G. William Keller D.D.S., P.A. | Temporomandibular Joints
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Temporomandibular Joint Problems

Your Temporomandibular (TMJ) joints are where your upper (maxillary) and lower (mandibular) jaws meet. This joint is a “ball and socket” type joint that has moving parts (disk and ligaments) which allow your lower jaw to move. This joint is also surrounded by groups of muscles that contract and relax, thus enabling you to open and close your mouth to bite, chew and talk.

When muscles are relaxed and balanced both jaw joints open and close comfortably and you are able to function normally with no discomfort. The TM joint is a complex working of muscles and jawbones with each part functioning to keep the joint working smoothly.

TM disorders develop when either muscles, joints or both have a problem. Tight muscles from clenching teeth (bruxism), stress, poor posture can cause jaw muscles to tighten. This tightening can pull the jaws closer together putting pressure on TM joints and wear teeth down. Joint damage can occur from an injury or from arthritis and this also can stretch or tear ligaments allowing the disk to slip out of position. There can be more than one problem and the problem could have existed for a long time. Either way the end result is discomfort and the symptoms can be in several areas. A dental evaluation helps to pinpoint the problem and a personalized treatment plan is the first step to resolve any discomfort. No one treatment can resolve the TM disorder completely but the dental health care team can help anyone suffering from TM to have a healthier more comfortable jaw.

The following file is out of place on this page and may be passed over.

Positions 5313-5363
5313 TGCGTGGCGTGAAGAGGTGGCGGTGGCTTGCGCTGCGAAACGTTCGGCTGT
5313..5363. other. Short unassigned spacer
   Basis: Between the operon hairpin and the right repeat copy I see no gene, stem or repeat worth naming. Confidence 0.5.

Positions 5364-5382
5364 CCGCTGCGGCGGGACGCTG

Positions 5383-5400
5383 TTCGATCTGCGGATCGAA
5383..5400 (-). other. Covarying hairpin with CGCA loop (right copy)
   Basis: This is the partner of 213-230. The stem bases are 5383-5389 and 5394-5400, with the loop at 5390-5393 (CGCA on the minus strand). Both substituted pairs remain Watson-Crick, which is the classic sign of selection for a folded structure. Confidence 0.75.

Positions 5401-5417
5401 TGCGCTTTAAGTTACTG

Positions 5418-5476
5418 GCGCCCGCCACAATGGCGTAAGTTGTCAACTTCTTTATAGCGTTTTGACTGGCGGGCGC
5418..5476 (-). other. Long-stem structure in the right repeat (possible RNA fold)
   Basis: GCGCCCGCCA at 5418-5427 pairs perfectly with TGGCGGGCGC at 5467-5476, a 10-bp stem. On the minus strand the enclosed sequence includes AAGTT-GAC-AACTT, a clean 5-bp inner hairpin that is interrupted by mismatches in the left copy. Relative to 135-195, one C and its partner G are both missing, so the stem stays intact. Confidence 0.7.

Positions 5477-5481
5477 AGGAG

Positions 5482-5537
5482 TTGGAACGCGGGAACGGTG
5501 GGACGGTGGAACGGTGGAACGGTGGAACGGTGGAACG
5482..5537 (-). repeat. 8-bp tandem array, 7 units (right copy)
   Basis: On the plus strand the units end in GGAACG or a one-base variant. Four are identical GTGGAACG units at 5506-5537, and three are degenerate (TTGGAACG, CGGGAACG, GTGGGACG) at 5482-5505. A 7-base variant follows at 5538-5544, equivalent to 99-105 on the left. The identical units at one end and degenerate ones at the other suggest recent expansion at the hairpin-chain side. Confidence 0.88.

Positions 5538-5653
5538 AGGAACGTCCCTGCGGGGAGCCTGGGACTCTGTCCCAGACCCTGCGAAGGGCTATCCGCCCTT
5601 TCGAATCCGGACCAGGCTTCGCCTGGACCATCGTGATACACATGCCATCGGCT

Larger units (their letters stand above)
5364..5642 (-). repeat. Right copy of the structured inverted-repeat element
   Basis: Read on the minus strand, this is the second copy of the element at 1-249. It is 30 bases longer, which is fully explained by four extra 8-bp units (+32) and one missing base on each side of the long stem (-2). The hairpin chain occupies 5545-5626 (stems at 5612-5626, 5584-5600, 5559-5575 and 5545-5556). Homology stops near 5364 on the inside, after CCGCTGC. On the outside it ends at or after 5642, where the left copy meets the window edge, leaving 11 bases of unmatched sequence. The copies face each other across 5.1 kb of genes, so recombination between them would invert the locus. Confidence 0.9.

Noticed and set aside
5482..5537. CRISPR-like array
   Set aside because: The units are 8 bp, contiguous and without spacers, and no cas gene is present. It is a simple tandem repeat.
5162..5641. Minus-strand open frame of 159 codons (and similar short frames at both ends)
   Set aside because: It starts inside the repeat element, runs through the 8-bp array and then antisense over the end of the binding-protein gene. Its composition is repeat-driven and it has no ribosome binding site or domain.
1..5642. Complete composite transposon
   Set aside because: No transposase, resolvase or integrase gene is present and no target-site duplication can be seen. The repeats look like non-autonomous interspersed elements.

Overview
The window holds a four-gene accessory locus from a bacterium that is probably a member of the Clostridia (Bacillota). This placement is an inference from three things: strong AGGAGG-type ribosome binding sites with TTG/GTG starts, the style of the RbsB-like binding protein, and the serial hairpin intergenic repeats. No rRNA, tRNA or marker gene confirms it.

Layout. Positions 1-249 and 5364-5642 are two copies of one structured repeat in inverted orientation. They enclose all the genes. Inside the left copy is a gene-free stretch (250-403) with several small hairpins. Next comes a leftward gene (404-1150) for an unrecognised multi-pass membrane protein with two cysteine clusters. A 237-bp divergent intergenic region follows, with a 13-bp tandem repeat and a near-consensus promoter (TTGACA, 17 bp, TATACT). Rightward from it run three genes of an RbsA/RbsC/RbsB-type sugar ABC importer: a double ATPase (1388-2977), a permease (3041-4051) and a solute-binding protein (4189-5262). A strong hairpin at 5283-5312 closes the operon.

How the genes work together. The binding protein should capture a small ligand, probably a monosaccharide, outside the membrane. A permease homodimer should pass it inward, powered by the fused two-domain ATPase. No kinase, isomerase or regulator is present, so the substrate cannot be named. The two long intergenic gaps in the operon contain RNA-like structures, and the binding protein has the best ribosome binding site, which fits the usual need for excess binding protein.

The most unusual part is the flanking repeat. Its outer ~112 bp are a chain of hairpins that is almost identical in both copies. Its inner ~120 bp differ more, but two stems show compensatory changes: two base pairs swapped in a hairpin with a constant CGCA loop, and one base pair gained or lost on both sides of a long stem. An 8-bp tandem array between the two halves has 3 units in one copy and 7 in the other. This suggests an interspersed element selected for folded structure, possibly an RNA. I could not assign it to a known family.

TM symptoms can include:

Treatment – restoring harmony to your jaw.

A comprehensive treatment plan would include:

  1. A patient’s understanding their own dental anatomy
  2. An evaluation including the best diagnostic tools:
    1. When indicated transcranial x-rays, and/or MRI when prescribed by Dr. Keller
    2. Dental impressions that record the patients bite
    3. Dr. Keller’s physical exam of the TMJ area
    4. A complete medical and dental history recorded
  3. A patient’s self-care commitment along with appliance compliance, and the help of the health care professionals
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